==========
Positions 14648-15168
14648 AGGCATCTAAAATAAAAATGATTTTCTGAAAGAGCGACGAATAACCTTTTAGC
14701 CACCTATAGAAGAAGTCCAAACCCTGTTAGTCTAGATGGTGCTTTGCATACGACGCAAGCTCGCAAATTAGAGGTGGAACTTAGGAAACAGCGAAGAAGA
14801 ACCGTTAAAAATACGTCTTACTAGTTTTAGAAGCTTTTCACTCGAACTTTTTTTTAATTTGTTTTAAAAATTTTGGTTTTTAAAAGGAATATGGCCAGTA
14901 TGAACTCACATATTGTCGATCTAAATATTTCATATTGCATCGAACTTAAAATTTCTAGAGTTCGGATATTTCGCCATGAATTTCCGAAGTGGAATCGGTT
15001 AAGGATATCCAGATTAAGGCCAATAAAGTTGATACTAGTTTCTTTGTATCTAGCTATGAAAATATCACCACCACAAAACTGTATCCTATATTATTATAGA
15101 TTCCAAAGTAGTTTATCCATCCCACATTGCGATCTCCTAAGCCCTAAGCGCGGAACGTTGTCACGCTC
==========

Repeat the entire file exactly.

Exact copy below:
Positions 14648-15168
14648 AGGCATCTAAAATAAAAATGATTTTCTGAAAGAGCGACGAATAACCTTTTAGC
14701 CACCTATAGAAGAAGTCCAAACCCTGTTAGTCTAGATGGTGCTTTGCATACGACGCAAGCTCGCAAATTAGAGGTGGAACTTAGGAAACAGCGAAGAAGA
14801 ACCGTTAAAAATACGTCTTACTAGTTTTAGAAGCTTTTCACTCGAACTTTTTTTTAATTTGTTTTAAAAATTTTGGTTTTTAAAAGGAATATGGCCAGTA
14901 TGAACTCACATATTGTCGATCTAAATATTTCATATTGCATCGAACTTAAAATTTCTAGAGTTCGGATATTTCGCCATGAATTTCCGAAGTGGAATCGGTT
15001 AAGGATATCCAGATTAAGGCCAATAAAGTTGATACTAGTTTCTTTGTATCTAGCTATGAAAATATCACCACCACAAAACTGTATCCTATATTATTATAGA
15101 TTCCAAAGTAGTTTATCCATCCCACATTGCGATCTCCTAAGCCCTAAGCGCGGAACGTTGTCACGCTC